Status asthmaticus is a severe asthma attack that does not respond to the usual treatment. Status asthmaticus is a medical emergency.
Asthma is a chronic (long-lasting) lung disease. It causes symptoms like coughing, wheezing, and shortness of breath.
Asthma symptoms are caused by two different problems in the airways.
Asthma may be mild, moderate, or severe.
If your child has asthma, symptoms often start after your child is exposed to a trigger. Asthma triggers can include:
Children whose asthma is not well controlled are most at risk for status asthmaticus.
Symptoms may include:
Coughing and wheezing are common symptoms of asthma. However someone with status asthmaticus may not have enough airflow to be able to cough or wheeze.
The symptoms may develop over several days or weeks, or a severe attack may happen quickly.
A healthcare provider will ask about your child’s symptoms and medical history and examine your child. Your child will also have tests to measure the oxygen in the blood.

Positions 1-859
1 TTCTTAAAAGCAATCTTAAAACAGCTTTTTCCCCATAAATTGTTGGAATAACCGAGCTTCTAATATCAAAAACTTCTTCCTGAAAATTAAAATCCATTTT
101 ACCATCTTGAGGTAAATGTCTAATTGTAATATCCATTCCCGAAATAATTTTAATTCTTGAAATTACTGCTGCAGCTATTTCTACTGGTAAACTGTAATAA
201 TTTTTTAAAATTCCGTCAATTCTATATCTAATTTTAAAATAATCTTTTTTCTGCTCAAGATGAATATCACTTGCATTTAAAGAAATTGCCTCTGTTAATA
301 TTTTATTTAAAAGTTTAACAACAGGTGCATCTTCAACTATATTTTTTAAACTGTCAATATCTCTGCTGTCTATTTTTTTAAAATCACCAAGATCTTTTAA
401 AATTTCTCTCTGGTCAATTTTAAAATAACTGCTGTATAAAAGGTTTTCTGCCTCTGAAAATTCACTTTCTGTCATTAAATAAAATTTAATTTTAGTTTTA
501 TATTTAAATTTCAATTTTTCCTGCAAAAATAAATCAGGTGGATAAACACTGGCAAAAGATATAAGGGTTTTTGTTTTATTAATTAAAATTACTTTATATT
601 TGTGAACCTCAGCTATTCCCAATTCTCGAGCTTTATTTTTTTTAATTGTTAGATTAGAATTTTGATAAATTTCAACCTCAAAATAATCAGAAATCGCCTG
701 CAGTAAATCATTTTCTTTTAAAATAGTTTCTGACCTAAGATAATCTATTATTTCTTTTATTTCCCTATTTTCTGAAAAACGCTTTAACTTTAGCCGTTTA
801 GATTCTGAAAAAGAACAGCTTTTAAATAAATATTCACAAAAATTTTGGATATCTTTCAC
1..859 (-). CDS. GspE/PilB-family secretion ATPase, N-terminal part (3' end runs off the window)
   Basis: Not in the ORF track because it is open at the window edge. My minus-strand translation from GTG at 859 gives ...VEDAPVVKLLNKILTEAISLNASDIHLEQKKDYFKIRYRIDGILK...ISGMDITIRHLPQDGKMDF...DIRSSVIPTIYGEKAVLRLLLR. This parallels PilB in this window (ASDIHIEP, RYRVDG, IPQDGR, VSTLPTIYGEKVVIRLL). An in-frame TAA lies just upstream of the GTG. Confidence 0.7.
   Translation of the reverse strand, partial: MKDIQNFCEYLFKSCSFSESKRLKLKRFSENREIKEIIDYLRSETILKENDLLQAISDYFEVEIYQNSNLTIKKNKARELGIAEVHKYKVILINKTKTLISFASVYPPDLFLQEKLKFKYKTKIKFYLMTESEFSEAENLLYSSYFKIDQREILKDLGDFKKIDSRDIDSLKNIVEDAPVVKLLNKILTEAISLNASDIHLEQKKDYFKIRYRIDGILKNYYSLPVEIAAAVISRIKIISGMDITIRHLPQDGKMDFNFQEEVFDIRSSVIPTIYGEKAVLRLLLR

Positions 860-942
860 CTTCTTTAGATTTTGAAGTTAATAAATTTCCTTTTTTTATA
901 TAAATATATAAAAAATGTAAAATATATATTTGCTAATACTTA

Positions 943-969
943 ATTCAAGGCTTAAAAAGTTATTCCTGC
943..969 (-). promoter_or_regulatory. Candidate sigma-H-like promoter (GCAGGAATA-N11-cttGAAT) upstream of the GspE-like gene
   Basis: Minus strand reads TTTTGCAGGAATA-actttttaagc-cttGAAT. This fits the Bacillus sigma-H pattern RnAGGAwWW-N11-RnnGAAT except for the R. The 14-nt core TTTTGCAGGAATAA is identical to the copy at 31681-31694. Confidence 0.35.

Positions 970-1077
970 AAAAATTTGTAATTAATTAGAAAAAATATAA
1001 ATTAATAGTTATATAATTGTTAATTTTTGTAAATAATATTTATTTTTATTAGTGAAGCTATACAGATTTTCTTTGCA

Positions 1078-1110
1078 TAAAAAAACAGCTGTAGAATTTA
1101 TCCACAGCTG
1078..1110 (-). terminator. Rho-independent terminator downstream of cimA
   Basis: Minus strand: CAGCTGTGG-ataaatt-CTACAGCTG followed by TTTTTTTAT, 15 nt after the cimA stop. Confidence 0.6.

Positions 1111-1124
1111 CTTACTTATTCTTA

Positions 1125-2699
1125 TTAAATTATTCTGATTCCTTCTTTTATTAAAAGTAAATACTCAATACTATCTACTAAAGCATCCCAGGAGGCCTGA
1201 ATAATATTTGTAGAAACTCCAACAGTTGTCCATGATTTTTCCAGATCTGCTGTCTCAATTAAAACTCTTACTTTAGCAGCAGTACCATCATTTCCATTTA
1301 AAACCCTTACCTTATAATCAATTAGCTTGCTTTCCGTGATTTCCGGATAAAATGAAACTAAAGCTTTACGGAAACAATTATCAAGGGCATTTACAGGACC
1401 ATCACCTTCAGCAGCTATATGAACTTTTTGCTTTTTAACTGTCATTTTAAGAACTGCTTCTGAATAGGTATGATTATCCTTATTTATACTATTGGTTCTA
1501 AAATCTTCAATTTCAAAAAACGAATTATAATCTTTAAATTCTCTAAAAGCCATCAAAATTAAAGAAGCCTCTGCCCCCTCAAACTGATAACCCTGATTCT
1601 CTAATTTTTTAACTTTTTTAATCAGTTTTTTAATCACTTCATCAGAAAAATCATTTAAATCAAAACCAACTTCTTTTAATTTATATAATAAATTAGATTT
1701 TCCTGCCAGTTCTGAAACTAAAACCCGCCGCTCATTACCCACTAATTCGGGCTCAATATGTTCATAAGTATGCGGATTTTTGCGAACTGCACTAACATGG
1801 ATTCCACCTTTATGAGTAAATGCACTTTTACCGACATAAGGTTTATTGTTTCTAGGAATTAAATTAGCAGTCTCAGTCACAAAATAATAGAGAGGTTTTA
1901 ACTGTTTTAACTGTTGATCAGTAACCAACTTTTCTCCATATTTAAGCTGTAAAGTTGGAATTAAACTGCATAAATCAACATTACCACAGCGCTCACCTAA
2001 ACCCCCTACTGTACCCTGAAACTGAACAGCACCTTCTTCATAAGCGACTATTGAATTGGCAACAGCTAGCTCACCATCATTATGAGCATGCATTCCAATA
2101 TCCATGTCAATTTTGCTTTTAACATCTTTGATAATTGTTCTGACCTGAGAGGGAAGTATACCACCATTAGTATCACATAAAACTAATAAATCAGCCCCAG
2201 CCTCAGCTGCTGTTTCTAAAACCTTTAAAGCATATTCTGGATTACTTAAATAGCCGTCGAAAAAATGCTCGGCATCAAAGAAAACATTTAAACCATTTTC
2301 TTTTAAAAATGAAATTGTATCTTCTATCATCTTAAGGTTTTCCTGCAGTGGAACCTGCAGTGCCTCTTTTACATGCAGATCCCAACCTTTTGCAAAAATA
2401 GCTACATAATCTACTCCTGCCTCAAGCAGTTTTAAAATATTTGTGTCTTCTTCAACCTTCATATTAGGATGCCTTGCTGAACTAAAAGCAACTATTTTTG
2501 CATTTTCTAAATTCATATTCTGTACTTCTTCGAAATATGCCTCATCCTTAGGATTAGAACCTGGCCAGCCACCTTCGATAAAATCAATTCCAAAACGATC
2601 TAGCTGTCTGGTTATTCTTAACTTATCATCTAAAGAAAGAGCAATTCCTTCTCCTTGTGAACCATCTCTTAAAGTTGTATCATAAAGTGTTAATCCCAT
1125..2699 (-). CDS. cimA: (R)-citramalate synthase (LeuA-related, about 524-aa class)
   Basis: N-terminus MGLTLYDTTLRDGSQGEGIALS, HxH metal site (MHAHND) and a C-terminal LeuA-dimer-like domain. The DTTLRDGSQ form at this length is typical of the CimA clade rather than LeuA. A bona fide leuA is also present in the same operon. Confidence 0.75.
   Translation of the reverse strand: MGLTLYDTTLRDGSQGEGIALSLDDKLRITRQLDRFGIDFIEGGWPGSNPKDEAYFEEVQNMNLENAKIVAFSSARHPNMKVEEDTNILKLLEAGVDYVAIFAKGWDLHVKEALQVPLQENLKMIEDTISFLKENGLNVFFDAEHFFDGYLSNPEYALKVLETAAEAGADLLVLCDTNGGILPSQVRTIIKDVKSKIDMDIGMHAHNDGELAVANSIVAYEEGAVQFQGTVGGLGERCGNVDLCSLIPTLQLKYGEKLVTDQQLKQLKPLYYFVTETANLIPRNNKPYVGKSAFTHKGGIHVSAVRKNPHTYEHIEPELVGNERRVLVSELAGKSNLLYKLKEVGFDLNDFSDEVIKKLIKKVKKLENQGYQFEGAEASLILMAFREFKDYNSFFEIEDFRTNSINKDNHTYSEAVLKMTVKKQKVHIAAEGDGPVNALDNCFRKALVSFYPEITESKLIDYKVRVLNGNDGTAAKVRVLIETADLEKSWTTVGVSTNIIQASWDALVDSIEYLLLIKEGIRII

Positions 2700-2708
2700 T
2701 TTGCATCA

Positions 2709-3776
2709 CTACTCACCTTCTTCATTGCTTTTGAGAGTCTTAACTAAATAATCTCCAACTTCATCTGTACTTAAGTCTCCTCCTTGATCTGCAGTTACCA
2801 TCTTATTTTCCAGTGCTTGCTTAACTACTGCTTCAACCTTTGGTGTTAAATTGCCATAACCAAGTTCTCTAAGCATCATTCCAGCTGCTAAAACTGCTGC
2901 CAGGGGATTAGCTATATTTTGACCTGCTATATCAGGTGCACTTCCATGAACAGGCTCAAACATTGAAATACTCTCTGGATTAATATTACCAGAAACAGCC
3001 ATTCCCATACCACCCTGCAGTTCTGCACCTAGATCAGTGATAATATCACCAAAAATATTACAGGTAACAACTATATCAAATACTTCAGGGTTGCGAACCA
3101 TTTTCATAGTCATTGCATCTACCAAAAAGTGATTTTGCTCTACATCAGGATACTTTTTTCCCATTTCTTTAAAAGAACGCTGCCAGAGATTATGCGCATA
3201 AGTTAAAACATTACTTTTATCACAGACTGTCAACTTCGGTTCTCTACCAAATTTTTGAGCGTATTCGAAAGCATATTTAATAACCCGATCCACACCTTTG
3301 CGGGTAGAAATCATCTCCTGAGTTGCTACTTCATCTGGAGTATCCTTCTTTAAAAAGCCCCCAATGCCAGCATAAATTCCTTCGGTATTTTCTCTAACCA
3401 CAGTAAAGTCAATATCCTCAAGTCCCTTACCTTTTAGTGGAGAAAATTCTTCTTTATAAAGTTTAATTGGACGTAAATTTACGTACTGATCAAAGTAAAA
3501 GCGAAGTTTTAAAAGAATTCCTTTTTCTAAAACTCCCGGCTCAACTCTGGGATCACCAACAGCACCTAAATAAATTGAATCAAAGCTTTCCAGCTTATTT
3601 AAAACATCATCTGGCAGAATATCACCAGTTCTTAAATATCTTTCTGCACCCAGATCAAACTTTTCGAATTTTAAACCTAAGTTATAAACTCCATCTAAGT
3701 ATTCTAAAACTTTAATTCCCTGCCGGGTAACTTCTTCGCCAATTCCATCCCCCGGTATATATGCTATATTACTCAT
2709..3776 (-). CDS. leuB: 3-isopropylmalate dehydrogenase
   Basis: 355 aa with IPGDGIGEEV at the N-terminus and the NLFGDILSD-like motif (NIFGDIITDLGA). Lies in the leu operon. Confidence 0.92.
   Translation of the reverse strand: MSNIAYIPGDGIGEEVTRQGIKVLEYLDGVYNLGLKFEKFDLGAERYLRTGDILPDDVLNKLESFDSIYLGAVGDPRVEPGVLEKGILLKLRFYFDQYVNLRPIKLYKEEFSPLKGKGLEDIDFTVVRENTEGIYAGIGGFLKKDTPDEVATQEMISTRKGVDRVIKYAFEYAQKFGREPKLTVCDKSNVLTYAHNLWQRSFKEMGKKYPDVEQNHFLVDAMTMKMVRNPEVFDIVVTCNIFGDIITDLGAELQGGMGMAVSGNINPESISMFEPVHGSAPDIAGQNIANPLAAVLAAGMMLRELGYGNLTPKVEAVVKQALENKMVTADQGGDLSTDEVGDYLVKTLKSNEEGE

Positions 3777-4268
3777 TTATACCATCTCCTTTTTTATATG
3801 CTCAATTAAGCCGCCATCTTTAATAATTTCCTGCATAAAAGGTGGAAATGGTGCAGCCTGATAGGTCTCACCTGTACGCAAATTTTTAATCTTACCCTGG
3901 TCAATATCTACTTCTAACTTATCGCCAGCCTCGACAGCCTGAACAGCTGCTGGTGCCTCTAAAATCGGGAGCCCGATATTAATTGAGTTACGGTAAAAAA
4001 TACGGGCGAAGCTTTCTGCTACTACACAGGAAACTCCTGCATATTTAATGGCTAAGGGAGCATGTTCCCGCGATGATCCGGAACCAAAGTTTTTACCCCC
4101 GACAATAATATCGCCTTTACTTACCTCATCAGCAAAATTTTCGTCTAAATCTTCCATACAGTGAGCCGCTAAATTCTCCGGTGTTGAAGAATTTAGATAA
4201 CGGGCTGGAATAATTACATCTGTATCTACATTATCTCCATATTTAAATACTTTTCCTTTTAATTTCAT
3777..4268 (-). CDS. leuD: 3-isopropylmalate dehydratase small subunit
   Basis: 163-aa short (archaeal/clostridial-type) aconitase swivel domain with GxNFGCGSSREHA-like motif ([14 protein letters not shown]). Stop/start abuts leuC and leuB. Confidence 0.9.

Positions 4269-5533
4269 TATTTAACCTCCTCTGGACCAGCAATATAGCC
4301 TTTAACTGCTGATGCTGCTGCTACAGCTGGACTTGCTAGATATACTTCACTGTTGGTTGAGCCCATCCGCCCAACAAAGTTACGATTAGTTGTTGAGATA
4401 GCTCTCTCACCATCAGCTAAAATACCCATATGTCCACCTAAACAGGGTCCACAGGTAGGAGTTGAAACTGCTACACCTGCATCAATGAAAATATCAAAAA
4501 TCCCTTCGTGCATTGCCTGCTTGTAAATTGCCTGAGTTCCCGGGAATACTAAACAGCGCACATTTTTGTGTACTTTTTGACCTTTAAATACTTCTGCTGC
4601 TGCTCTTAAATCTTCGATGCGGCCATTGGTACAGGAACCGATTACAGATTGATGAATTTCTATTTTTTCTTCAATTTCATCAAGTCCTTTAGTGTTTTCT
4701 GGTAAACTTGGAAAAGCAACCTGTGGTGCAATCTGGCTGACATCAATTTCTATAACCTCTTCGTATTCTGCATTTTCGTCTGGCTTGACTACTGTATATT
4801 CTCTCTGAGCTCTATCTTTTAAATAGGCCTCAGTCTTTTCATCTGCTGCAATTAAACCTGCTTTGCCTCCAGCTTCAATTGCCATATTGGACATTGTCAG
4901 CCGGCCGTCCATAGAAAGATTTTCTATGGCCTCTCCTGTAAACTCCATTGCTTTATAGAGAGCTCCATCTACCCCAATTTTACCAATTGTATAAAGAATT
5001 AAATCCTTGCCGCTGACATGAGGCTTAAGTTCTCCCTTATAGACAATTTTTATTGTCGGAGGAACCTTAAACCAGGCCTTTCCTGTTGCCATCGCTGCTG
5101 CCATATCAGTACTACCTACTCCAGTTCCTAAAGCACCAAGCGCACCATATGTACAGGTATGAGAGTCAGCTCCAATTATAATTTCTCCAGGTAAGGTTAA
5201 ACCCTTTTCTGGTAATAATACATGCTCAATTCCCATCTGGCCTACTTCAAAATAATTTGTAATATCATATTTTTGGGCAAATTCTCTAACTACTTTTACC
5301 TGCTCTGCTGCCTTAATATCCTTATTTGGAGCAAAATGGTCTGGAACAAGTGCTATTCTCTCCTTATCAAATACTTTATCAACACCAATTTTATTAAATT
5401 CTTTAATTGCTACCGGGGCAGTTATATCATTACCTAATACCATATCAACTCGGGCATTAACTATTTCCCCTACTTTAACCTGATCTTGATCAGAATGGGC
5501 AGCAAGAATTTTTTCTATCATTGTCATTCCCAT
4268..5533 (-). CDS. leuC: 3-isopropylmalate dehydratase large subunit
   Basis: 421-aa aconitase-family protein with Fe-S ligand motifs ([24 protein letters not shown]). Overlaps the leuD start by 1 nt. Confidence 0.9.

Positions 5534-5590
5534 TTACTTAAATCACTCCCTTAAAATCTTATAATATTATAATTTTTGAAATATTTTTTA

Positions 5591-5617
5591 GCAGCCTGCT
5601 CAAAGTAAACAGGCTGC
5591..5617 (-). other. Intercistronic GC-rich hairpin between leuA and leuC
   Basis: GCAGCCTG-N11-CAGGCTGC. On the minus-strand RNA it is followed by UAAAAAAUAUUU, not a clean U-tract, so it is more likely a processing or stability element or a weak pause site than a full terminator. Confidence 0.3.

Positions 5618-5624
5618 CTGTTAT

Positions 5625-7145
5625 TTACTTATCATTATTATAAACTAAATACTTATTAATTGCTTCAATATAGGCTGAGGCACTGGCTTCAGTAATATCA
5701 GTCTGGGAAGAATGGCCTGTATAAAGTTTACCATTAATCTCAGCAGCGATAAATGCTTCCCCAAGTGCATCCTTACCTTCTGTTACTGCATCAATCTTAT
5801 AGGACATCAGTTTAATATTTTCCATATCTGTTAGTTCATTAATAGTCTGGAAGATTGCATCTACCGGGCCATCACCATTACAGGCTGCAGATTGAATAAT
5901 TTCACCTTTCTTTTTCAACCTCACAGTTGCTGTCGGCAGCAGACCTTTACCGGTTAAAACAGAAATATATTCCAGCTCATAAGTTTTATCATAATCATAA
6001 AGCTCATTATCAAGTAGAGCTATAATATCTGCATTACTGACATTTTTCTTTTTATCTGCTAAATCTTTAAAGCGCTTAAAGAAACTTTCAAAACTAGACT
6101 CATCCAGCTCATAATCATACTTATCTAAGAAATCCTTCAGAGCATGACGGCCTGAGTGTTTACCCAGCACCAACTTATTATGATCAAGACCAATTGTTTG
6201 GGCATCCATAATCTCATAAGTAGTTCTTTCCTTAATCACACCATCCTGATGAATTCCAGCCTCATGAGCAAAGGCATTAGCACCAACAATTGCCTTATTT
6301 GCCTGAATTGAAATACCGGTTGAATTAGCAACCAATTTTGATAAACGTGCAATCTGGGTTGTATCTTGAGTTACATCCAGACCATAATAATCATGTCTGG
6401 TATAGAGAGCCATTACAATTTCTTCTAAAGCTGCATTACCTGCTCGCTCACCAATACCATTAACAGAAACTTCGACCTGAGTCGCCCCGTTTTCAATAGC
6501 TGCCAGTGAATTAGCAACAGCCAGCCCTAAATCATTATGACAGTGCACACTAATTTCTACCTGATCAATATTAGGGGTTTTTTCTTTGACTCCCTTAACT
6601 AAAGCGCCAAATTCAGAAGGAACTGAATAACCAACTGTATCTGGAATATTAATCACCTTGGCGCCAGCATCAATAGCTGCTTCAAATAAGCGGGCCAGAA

Children with status asthmaticus need to be hospitalized. Some children need to be treated in a pediatric intensive care unit.
Your child will be given oxygen to increase blood oxygen levels. This is usually given through a face mask. Rarely a child will need a breathing tube inserted into their windpipe to help get air into the lungs. Your child will be treated with an inhaled or IV medicine to open the airways. Your child will receive steroid medicines and other medicines to reduce swelling and irritation, relax muscle spasms, and prevent mucus buildup.
Status asthmaticus is very serious, and you need learn what triggers are most severe for your child. It is important to avoid these triggers if at all possible and to get care quickly if you cannot avoid them.